Arup’s Gideon D’Arcangelo Relates How It Can Take An Expert Village To Deliver A Big Visual Project

June 26, 2024 by Dave Haynes

When an announcement came out about the experiential work being planned for the new Terminal One at New York’s JFK Airport, I was familiar with some of the parties involved but not the one guiding it all – a design consultancy called Arup.

I clicked over to LinkedIn and was surprised to learn this wasn’t some little boutique company, but a multinational firm with more than 10,000 people.

Arup describes itself as a collective of designers, consultants and experts working across 140 countries. One of the intriguing aspects of the company is that while it has teams very much focused on the creative process, it also has large teams focused on wildly different aspects of projects, like structural engineering and water conservation.

I had a great chat with Gideon D’Arcangelo, a Principal at Arup who is running the JFK project and came over to Arup after many years at the much-respected creative tech firm ESI Design.

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Gideon, thank you for joining me. I think the first thing to do is tell me about your company. 

Gideon D’Arcangelo: Dave, it’s great to talk with you. Gideon D’Arcangelo, I joined Arup five years ago. I just reached my five-year anniversary of joining. Arup is a global design and engineering firm, 20,000 people strong, with over 90 offices. So, we work at a global scale. We’re really joined up globally, and we do all aspects of design. We are a very multidisciplinary firm. We started out as structural engineers. We are a firm that has major projects with the Sydney Opera House and the Center Pompidou. 

Arup is a cooperative. It became a cooperative in the 1970s, and so we have members that work globally, and we pride ourselves on our interdisciplinary design and practice something called Total Design, which is the more integrated, the more different disciplines working together, the better the outcomes in the built environment. Our main focus is on sustainable development, and in fact, the United Nations’ sustainable development goals are our mission statement for the company and we feel that we can really move the needle since we touched so many projects in the built environment globally, every year, we can really move the needle in that direction.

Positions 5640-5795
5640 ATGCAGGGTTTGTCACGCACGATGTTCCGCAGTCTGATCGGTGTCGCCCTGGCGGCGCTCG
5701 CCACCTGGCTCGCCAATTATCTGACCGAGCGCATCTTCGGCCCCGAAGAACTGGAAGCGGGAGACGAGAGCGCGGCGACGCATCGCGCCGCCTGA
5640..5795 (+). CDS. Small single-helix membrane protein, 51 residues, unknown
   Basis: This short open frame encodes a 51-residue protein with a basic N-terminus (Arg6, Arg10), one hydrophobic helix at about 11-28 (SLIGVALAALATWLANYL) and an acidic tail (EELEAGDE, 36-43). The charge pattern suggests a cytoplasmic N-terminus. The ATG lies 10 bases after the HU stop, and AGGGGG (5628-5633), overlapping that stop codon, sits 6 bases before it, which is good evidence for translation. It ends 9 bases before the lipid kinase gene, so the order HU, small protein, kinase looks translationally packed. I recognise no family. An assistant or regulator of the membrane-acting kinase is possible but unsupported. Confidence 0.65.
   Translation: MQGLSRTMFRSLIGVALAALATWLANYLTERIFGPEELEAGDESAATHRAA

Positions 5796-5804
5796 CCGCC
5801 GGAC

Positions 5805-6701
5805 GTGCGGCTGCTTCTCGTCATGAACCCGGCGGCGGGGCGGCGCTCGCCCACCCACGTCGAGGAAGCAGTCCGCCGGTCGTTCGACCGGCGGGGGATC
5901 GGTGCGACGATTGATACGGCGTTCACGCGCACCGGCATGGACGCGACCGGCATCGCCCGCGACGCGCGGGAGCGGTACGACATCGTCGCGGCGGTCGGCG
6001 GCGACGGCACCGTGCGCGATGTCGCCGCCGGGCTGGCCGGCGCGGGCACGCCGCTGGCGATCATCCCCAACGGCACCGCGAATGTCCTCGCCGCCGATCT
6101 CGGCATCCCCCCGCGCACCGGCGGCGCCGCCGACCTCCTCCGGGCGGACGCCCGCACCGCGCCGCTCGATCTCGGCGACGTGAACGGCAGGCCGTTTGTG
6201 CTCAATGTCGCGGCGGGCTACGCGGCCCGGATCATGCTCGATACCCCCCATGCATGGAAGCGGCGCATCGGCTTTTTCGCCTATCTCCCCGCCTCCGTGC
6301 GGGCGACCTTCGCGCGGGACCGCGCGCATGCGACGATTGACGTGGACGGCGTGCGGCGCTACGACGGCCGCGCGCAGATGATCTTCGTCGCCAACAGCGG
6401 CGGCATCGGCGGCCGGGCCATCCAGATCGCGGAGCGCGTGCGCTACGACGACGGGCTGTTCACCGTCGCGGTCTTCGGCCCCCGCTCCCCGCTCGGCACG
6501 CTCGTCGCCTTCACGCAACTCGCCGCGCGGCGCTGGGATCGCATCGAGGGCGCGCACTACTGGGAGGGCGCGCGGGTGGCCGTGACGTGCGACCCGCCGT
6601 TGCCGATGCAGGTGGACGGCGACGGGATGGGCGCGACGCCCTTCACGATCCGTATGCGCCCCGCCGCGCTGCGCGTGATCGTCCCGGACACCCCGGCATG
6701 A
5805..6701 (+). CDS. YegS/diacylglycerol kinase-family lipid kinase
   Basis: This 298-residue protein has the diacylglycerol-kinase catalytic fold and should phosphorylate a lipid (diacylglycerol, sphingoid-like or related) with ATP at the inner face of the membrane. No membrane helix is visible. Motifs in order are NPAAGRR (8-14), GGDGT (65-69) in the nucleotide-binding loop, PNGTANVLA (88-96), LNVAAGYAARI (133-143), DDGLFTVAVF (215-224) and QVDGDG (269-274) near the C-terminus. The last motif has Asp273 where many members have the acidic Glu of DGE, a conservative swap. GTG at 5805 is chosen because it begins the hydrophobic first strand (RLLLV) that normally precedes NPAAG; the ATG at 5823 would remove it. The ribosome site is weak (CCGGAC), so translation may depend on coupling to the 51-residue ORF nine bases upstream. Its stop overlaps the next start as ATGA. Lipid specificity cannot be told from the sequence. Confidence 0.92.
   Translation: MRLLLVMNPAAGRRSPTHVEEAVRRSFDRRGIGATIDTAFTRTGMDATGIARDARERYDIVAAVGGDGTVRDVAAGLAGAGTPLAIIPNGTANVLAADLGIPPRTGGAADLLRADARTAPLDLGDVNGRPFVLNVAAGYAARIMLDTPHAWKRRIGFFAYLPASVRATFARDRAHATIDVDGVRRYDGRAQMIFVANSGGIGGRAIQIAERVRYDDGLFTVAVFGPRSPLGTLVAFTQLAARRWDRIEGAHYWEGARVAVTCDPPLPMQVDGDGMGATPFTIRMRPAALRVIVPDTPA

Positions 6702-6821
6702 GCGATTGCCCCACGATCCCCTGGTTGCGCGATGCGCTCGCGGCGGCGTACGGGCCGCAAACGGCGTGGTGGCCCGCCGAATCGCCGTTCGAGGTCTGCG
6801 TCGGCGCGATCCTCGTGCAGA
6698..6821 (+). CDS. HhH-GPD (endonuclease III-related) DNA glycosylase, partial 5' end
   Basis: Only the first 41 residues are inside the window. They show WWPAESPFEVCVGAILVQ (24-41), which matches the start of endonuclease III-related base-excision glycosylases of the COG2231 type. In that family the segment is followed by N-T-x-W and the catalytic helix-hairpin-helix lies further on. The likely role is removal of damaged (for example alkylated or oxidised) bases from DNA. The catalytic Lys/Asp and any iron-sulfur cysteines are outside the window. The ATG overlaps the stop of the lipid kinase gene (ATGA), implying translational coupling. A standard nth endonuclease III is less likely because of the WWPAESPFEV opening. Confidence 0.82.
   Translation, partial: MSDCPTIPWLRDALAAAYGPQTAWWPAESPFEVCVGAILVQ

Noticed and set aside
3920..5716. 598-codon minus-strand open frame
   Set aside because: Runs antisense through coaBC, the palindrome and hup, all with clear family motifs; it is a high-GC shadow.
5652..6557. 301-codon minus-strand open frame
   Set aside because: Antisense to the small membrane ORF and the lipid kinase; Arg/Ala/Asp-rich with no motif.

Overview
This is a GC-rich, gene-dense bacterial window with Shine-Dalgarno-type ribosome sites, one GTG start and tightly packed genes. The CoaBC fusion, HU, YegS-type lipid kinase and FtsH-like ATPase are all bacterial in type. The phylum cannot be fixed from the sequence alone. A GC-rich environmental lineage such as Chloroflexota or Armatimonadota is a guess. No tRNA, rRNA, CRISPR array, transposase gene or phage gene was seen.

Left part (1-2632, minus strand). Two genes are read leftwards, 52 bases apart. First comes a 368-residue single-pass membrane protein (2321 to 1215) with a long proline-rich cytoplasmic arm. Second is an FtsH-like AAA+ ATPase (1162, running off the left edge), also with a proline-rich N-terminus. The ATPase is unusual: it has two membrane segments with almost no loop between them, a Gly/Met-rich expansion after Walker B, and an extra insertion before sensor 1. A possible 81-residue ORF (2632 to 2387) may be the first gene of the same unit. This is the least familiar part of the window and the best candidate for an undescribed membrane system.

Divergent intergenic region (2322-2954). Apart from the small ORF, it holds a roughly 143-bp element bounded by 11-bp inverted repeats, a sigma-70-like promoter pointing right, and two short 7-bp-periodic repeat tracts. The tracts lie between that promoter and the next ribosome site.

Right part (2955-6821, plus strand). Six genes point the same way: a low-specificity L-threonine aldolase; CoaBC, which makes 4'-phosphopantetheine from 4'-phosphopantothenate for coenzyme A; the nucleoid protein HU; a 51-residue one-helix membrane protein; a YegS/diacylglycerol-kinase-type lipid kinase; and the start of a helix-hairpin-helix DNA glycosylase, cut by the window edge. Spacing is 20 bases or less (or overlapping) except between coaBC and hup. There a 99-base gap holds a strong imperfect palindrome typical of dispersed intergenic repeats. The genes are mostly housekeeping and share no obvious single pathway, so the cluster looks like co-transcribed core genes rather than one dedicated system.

Interesting. So, I’m curious about the sustainable development part of it. Is that a pivot that the company has made seeing where things are going, or is that kind of always been in the DNA or has been for some time? 

Gideon D’Arcangelo: I’m really happy to say that sustainable development has always been in the DNA. Arup’s been a leader in this place and has been leading in these concepts of sustainable development for 30+ years, if not longer. There are certain professionals here, Joe De Silva, for example, in the UK, who have been leading in sustainable design and development thinking for over 30 years, and really, we are happy to see that the sustainable advice practice that we have as the world is caught up to really understanding that this is a priority and a necessity. So not a pivot at all. In fact, something that we’re just really happy to see is that everyone is focusing on it and prioritizing it as much as the firm is.

I was recently at a conference in Europe about digital signage. One of the major discussion points was what they coined as green signage and the whole idea of sustainability. I led a number of panels, one focused on the North American market, and I told the audience and confirmed it with the North American panelists.

While green signage is a big deal, and there’s a lot of discussion around sustainability in Europe and other parts of the world, it’s barely on the radar in the US and Canada, perhaps to a lesser degree, with a notable exception, maybe very large corporations, but most businesses really aren’t talking about it yet.

Gideon D’Arcangelo: I think that’s right that America tends to be and in Canada, North America tends to be a bit behind on this, and you get the leadership from Europe, from the UK, other parts of the world, I think, because resources are more constrained over there, frankly, and they’re getting to understand the limitations of resources.